Granada menuHTV menu

Note however, that some writers state that each session of television would be referred to as a programme, with each item in it treated as almost a turn on a variety bill. Again, as most items were live, there was no chance to show excerpts. The Coronation is defined as the most important television event of all.

By this time, BBC Television had spread to large areas of the United Kingdom, and the audience was steadily growing. This trend continued with the commencement of Independent Television in 1955, and now with two channels on the air, the audience could stay in and watch, which affected cinema attendances in particular.

Trailing a programme was becoming a matter of directing the audience to the programme journal (newspapers covered television to a certain extent, but regarded it cautiously).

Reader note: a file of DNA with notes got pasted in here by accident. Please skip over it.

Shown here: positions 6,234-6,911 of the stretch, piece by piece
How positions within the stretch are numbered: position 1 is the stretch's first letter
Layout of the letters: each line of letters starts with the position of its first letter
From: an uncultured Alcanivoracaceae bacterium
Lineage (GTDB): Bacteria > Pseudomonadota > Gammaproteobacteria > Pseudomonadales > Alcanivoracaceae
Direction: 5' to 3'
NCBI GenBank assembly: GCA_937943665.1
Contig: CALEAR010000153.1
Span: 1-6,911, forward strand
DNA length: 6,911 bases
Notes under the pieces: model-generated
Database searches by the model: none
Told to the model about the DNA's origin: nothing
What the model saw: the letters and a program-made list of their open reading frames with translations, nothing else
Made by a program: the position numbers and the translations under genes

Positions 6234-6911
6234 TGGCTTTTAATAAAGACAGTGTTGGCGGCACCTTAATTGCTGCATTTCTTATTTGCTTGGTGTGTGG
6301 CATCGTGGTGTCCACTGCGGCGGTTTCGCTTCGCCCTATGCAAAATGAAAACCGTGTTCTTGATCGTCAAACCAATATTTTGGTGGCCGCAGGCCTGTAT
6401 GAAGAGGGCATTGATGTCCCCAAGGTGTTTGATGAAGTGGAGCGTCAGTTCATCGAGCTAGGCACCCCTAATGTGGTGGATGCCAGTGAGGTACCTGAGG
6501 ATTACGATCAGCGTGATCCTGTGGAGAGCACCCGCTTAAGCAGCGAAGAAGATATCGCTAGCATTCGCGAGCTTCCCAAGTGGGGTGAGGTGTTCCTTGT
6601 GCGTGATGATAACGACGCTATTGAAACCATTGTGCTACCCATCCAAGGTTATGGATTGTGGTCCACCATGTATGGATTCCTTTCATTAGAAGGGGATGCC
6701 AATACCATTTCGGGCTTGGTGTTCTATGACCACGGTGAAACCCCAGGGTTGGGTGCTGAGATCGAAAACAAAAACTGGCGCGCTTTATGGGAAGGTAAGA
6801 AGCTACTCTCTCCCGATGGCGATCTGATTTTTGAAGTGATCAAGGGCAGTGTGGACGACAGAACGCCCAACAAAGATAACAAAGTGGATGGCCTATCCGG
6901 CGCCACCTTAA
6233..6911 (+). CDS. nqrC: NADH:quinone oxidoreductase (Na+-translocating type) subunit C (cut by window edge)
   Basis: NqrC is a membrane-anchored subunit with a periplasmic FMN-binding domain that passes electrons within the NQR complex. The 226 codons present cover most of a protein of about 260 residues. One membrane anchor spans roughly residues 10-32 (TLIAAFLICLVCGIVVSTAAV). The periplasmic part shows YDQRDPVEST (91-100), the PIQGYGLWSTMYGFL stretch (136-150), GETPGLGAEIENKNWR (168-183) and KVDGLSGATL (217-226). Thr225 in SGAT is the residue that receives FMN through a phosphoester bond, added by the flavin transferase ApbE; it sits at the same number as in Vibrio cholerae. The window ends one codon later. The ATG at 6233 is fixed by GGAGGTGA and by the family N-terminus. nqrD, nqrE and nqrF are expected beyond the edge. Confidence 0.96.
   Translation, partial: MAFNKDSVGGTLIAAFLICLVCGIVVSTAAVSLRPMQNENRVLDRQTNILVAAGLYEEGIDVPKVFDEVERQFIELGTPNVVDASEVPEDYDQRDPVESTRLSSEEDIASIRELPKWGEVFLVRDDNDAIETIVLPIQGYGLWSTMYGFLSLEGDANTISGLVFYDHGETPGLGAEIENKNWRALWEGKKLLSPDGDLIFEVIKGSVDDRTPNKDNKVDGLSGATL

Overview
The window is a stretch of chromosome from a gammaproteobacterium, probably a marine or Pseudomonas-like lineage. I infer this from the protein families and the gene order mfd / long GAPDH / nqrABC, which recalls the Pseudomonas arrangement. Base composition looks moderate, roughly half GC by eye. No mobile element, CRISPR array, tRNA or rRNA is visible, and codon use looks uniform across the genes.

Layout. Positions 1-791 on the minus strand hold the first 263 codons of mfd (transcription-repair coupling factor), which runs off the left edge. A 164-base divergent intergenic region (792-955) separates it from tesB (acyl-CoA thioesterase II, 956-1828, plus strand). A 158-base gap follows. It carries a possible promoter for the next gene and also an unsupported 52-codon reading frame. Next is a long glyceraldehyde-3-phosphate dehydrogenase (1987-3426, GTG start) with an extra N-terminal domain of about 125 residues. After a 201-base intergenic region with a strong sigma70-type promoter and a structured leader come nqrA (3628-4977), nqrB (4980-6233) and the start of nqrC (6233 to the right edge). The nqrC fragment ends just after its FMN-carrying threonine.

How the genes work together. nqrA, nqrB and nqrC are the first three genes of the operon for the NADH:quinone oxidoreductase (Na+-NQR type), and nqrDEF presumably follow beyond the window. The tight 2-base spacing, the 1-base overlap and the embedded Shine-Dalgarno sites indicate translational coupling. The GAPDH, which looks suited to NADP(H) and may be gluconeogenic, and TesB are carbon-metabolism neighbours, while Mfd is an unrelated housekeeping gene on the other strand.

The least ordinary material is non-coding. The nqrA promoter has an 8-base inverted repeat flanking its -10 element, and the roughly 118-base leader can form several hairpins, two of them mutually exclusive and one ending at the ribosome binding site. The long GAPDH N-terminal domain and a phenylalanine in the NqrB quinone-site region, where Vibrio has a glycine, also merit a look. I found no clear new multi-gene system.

Coming up next on TV-am

Captions and announcements were used, and also listings, but there was almost no use of film or videotape trailers until the 1960s. In the Transdiffusion archive, there exists audio and photo evidence of the different ways in which ITV trailed programmes.

 You always have an ace up your sleeve with ABC

ABC were using some clips to trail shows, even using a linking theme – the “You’ve got an ace up your sleeve watching ABC” campaign in particular.

ABC, of course, was many of many cinema interests involved in television, and obviously used the experience of producing cinema trailers in their TV output: another cinematic/theatrical convention adopted for the small screen. If ABC had used “Your Forthcoming Attractions” it could not have been more obvious!

The technique could only be used, however, if a clip was available for a pre-recorded programme, and until the 1960s most output was live anyway.

Anglia menu